Duncan Browne

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Duncan Browne

Post  TinyMontgomery on Fri Jul 29, 2011 3:29 am

As there is no "singer/songwriter" section anymore I think that "folk" may be the most appropriate label for Duncan Browne.
Duncan (not related to Jackson Browne, musically or biologically) was a great classical guitar player who used his skills for
his songwriting, creating his very own sound as a result. Browne's pickings are unlike anything else I've heard and although he's frequently
compared to Nick Drake the comparison is more than flawed - Drake never came from a classical background and has developed
a similarly individual style but a very different one still.

Duncan died way too early in 1993 (aged 46) and released very few records. The first record, "Give Me Take You" (1968) is worth owning
as a testimony of British Psychedelia songwriting. It contains some very fine examples of his guitar playing but the lyrics - written by a friend
of his whose name I don't remember right now - are a bit corny. His eponymous second record, released 5 years later (1973), is his most
accomplished musical statement. Many songs, like "Ragged Rain Life", "Country Song", "My Only Son" or "Over The Reef" should be stone-cold
classics. The song "Journey" was a hit single, making Duncan Browne famous as a one-hit wonder only. Later releases include an album with the
duo / band(?) "Metro" and 3 or 4 more solo projects. The latter records are not as interesting though: The production is quite cheesy,
the songs may still be good but the signature guitar playing can rarely ever be heard as Duncan appears to have decided to "go electric". There are absolutely no guitar tablatures on the internet and to my knowledge there are no songbooks on the market either. I've begun to write down some of the guitar parts as sheet music but it's a labour of love and coming along slowly since I don't really have much time for it. Still, Duncan Browne is a songwriter who deserves his own thread for his first two records alone. Give them a try, my guess is that you won't regret it.

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Re: Duncan Browne

Post  TinyMontgomery on Fri Jul 29, 2011 10:43 pm

1) Ninepence Worth of Walking

This is a song from his first record "Give Me Take You" (1968). Interesting picking, beautifully performed.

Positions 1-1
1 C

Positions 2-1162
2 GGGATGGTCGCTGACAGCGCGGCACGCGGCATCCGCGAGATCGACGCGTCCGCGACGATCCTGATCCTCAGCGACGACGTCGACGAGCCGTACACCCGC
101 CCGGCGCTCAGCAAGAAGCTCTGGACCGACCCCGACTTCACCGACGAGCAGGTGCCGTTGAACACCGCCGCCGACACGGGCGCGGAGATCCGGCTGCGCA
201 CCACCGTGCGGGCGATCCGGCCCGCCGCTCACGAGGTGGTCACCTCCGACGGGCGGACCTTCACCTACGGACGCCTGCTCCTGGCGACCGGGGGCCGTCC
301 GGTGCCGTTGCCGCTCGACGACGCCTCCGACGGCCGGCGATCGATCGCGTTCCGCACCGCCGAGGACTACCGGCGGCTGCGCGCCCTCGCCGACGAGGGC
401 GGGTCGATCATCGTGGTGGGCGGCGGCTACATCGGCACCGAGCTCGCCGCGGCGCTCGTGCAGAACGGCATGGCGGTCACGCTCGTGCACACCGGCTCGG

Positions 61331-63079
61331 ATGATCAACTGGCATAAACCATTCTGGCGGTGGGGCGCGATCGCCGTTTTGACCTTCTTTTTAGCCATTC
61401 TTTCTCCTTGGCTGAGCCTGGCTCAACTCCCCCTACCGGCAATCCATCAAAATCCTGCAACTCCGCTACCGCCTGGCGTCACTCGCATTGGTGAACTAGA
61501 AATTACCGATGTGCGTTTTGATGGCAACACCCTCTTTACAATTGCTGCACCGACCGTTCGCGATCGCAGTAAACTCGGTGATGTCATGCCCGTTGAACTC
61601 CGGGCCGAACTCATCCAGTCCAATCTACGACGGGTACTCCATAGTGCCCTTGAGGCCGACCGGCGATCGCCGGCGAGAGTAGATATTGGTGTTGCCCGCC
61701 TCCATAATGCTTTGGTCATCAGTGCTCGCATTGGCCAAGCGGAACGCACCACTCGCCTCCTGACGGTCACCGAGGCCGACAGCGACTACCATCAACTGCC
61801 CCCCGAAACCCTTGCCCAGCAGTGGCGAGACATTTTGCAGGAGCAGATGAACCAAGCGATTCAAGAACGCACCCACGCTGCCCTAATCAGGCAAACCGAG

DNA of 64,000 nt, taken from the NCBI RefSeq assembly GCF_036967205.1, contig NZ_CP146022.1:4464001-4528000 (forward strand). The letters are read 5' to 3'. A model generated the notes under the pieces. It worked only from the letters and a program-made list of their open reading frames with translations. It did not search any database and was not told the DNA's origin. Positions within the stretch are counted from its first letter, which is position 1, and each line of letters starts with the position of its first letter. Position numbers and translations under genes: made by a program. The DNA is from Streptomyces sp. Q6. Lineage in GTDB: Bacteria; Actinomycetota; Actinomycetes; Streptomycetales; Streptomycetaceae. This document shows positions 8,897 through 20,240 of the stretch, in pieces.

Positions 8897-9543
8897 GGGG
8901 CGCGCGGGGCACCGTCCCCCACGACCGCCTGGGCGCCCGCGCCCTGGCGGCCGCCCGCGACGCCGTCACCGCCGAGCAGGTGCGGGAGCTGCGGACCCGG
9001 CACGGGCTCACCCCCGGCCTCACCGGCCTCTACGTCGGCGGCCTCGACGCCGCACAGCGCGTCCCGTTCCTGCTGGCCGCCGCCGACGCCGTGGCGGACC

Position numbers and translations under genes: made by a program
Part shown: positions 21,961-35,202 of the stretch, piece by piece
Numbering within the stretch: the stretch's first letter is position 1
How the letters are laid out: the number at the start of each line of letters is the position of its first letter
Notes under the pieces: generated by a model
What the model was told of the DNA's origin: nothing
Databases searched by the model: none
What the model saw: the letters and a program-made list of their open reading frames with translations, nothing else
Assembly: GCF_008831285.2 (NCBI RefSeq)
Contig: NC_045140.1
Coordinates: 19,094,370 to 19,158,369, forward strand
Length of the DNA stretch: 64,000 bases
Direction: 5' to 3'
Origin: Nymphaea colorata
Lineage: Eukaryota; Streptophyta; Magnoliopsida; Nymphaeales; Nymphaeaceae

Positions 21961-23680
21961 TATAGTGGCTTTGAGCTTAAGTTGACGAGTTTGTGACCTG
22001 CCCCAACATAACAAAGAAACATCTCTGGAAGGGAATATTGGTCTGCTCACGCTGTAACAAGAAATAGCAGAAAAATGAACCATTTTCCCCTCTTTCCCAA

You can hear the classical roots of his songwriting.


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Re: Duncan Browne

Post  TinyMontgomery on Fri Jul 29, 2011 10:45 pm

2) Over the Reef

This is the song that first brought Browne to my attention. Brilliant picking accompanying and underlining the vocals at the same time,
a beautiful melody and playful if uneven lyrics. One of my favourites, from his greatest accomplishment, the album "Duncan Browne" (1973).


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Re: Duncan Browne

Post  TinyMontgomery on Fri Jul 29, 2011 10:48 pm

3) My Only Son

Hauntingly beautiful, this never gets old, partly because he uses classical chords instead of the conventional ones, making them sound
fuller and more open for modulation. Browne always seems to have reflected which chord position would be best for the progression
which is why even the simplest progressions sound kind of sophisticated when he plays them. Notice the beautiful interludes and the
brilliant ending.


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Re: Duncan Browne

Post  Lee Van Queef on Fri Jul 29, 2011 10:49 pm

Stop showing off that you can now post videos.

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Re: Duncan Browne

Post  TinyMontgomery on Fri Jul 29, 2011 10:53 pm

4) Ragged Rain Life

I could go on and post the whole second album but you will probably find it yourself if you want to. This is the opener, one last example, showing that
Duncan was not only an exceptional scholar of classical guitar music but also of progressive rock and psychedelia. The mixture of the etudesque
arpeggi at the beginning and the electric parts is as balanced as possible, imo. The sound of the rock sections is a bit dated but what do you expect
of a (non-jazz) album from the early 70s?


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Re: Duncan Browne

Post  TinyMontgomery on Fri Jul 29, 2011 10:54 pm

Clarence LeRoy Van Cleef wrote:Stop showing off that you can now post videos.

Laughing

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Re: Duncan Browne

Post  pinhedz on Mon Aug 01, 2011 6:19 am

I think the management combined the singer-songwriter section with the folk section.

Also, I seem to remember that in our attempts to define "folk" J-Mac approved the definition that anybody owning an acoustical guitar was a "folk" (although John Fahey said "I am not a Volk--I went to Berkeley").

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